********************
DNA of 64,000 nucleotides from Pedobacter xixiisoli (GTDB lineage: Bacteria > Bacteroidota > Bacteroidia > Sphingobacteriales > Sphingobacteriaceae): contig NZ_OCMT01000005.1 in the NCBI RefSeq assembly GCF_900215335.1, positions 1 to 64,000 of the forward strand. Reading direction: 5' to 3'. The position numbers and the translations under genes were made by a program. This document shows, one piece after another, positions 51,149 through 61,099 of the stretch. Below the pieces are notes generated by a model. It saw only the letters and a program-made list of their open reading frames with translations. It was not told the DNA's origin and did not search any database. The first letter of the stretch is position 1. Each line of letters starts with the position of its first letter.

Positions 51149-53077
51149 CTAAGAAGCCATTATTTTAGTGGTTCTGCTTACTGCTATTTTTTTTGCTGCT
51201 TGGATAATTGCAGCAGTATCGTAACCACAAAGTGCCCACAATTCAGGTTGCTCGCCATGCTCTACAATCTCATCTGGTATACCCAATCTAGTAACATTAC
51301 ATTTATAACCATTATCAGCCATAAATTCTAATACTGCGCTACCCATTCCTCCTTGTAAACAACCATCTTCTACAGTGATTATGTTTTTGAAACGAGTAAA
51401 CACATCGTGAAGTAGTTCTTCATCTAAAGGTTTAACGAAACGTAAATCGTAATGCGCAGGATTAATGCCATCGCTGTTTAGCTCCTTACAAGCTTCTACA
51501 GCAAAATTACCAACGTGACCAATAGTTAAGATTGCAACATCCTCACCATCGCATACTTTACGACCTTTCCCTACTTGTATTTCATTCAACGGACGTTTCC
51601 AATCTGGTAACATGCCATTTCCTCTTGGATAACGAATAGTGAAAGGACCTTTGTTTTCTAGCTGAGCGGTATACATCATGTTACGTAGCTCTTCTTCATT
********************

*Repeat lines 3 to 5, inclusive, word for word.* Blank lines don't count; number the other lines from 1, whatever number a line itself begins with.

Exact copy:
51149 CTAAGAAGCCATTATTTTAGTGGTTCTGCTTACTGCTATTTTTTTTGCTGCT
51201 TGGATAATTGCAGCAGTATCGTAACCACAAAGTGCCCACAATTCAGGTTGCTCGCCATGCTCTACAATCTCATCTGGTATACCCAATCTAGTAACATTAC
51301 ATTTATAACCATTATCAGCCATAAATTCTAATACTGCGCTACCCATTCCTCCTTGTAAACAACCATCTTCTACAGTGATTATGTTTTTGAAACGAGTAAA